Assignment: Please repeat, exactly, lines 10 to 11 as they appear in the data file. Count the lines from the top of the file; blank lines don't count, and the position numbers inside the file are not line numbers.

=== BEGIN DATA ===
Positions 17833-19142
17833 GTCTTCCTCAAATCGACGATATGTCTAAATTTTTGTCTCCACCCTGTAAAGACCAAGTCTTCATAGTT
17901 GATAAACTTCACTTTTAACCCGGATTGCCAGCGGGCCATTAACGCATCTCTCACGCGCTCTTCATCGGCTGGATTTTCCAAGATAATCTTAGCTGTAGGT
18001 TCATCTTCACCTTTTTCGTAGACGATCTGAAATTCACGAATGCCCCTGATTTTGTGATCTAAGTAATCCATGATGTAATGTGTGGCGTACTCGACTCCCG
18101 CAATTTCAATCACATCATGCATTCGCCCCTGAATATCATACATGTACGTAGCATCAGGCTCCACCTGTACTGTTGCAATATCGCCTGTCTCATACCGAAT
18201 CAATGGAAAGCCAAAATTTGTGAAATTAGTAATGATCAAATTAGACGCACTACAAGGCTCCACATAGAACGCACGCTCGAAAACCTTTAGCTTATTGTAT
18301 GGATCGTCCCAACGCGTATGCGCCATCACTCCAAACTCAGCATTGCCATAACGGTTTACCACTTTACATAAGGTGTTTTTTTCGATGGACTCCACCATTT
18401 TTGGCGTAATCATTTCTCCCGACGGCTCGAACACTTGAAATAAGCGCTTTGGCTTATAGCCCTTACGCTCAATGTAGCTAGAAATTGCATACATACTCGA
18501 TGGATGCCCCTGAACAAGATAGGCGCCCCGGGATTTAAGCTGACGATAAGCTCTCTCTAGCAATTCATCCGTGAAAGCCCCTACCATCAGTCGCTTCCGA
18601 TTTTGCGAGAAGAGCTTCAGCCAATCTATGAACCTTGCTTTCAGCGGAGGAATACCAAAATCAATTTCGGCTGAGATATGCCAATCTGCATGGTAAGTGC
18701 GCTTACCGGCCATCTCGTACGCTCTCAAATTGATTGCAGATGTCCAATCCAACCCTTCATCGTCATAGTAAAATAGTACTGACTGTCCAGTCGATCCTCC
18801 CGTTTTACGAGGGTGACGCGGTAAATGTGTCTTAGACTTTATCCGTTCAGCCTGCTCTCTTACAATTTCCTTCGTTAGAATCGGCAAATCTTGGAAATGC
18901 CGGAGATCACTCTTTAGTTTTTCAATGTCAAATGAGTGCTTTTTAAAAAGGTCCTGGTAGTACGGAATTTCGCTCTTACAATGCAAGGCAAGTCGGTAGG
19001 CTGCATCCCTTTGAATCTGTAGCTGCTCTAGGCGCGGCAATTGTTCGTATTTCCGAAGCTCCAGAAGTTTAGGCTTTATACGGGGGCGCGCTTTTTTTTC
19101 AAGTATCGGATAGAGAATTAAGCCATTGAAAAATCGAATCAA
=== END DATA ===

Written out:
18601 TTTTGCGAGAAGAGCTTCAGCCAATCTATGAACCTTGCTTTCAGCGGAGGAATACCAAAATCAATTTCGGCTGAGATATGCCAATCTGCATGGTAAGTGC
18701 GCTTACCGGCCATCTCGTACGCTCTCAAATTGATTGCAGATGTCCAATCCAACCCTTCATCGTCATAGTAAAATAGTACTGACTGTCCAGTCGATCCTCC